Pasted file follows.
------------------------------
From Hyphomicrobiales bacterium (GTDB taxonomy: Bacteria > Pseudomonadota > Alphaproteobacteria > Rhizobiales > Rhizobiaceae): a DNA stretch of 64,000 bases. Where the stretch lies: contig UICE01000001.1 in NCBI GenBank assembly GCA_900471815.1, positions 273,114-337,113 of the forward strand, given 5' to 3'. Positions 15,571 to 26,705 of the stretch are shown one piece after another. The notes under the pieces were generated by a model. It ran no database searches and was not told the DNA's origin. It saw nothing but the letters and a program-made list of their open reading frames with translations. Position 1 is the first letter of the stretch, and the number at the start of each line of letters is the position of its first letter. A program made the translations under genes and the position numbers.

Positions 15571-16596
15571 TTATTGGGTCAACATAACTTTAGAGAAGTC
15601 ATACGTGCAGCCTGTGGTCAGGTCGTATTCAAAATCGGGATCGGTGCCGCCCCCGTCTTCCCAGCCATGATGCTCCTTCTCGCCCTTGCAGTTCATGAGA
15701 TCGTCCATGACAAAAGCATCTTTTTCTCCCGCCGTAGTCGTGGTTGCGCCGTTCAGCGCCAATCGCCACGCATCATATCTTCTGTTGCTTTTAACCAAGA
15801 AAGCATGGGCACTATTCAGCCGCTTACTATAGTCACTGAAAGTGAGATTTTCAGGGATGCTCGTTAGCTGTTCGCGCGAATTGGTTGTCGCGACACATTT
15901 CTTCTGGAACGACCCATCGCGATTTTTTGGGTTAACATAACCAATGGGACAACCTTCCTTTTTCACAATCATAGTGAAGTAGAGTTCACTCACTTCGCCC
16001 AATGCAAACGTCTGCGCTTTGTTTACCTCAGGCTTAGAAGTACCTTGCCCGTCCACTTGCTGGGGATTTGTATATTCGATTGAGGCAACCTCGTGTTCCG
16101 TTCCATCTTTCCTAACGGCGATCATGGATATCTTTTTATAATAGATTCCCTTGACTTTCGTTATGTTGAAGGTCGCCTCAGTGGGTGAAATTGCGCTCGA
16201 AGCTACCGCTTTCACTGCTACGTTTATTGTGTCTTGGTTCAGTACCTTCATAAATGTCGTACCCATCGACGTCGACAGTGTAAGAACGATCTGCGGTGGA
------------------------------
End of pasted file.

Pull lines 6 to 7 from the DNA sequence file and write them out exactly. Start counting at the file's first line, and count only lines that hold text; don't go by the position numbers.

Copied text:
15801 AAGCATGGGCACTATTCAGCCGCTTACTATAGTCACTGAAAGTGAGATTTTCAGGGATGCTCGTTAGCTGTTCGCGCGAATTGGTTGTCGCGACACATTT
15901 CTTCTGGAACGACCCATCGCGATTTTTTGGGTTAACATAACCAATGGGACAACCTTCCTTTTTCACAATCATAGTGAAGTAGAGTTCACTCACTTCGCCC